By Zoë Kavanagh, CEO, National Dairy Council
As a nation, Ireland has no choice when it comes to climate change – globally, emissions must be reduced, and everyone and every industry sector must play their part. Where we are being let down, however, is by a ‘cart before horse’ approach – sectoral emissions targets are being widely discussed, but what their impacts will be and what it will take to achieve them is not.
The Irish dairy industry is already working hard to address its emissions – reduction in fertiliser use, cattle breeding programmes, pasture management – and its GHG emissions efficiency has improved 10% in the last eight years. This, and the progress made in measuring the carbon footprint of individual farms, is already being recognised.
The Irish government’s Climate Action Bill – which gave rise to the sectoral budgets – made specific mention of Article 2 of the Paris Accord (signed up to by 190 nations) which warns against sacrificing food production in the pursuit of climate goals.
Three Bs – Buoyant, Better, Best
Irish dairy is exported to over 130 countries and contributes to a nutritious diet for 45 million people – and, as a result, delivers €5.2bn a year to the Irish economy. Add to that the fact that Irish dairy farming is the most GHG-emissions efficient in Europe and the implications are summed up by three Bs – Buoyant, Better and Best.
Globally – inconvenient truth though it may be – demand for dairy products continues to be buoyant and shows no signs of dropping off.
Ireland is better at producing dairy than most other countries.
The best way of meeting demand for dairy, sustainably and with due regard for the environment, is by producing in a country that’s better at it.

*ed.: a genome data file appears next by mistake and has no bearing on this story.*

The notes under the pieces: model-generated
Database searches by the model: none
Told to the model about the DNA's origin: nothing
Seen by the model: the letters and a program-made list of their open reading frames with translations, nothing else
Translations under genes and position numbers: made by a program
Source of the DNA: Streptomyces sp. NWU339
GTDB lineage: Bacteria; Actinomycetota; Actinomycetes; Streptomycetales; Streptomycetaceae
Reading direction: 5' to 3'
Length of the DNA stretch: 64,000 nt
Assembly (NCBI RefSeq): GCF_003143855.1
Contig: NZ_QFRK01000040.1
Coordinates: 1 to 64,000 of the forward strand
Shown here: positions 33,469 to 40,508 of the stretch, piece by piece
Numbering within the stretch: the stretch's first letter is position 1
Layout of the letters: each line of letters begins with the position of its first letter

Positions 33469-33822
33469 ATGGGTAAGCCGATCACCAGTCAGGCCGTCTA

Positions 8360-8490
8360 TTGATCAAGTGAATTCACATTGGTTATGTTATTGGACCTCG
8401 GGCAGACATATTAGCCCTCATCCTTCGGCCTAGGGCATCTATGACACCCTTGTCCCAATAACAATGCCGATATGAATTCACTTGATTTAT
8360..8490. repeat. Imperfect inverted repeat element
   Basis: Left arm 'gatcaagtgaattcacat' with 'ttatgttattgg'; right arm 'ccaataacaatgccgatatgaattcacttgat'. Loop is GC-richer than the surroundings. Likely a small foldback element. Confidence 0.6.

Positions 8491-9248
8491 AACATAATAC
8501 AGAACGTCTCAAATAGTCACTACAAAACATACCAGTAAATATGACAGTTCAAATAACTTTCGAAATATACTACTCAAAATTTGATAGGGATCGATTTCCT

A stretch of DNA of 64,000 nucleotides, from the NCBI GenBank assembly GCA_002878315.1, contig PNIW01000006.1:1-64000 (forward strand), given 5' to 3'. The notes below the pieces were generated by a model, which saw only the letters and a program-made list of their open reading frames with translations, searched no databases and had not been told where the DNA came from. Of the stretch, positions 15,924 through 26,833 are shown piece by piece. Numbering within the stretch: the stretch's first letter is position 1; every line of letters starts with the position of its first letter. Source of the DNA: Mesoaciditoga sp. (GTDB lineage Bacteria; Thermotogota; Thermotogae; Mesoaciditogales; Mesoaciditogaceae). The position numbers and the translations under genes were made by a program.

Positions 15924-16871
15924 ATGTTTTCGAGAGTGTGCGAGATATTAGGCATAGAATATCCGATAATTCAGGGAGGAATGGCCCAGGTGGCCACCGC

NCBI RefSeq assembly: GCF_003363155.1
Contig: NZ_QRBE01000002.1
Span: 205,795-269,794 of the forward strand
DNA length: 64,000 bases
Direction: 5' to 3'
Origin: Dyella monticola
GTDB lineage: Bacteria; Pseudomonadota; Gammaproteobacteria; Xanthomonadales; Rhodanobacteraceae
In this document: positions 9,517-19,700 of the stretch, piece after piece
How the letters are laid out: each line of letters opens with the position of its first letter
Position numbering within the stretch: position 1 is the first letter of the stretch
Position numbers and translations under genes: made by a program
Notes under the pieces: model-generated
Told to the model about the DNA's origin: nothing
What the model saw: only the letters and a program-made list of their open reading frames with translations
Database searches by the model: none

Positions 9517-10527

Curtail Irish dairy production and the slack will be taken up by other, less efficient producing nations with a subsequent effect on global emissions – this is the concept of ‘carbon leakage’. Climate change is a global issue and we ignore that fact – and focus solely on Irish targets – at our peril.
The Future of Farms and Jobs
The industry will work harder to achieve its targets – using technology to streamline its operations and pursuing innovations in farm practices – but the worrying conclusion is that, if we are to achieve the big numbers, the only way will be through herd reduction.
However, forcing a reduction in the national herd (which is currently the same size as it was in 1986) to achieve hard Irish targets threatens efficient food production methods and promotes carbon leakage. It will also, without doubt, affect the future of Ireland’s 18,000 family farms and the 60,000 jobs that are supported by Irish dairy.
It has been said – correctly – that farmers will be the first to be affected by climate change and we are not shying away from our responsibilities. The dairy sector will play its part alongside everyone else.
Imagine how Irish dairy farmers will feel, however, if their livelihoods and their futures are cut back by Irish legislation yet they are still impacted by climate change driven by other countries filling the dairy gap that’s they’ve been forced to leave open.
For more from Zoë Kavanagh on sustainable food production read Irish Dairy – Part of Ireland’s Sustainable Future.
All ears? Check out #DairyMatters – the National Dairy Council Podcast, available to listen here.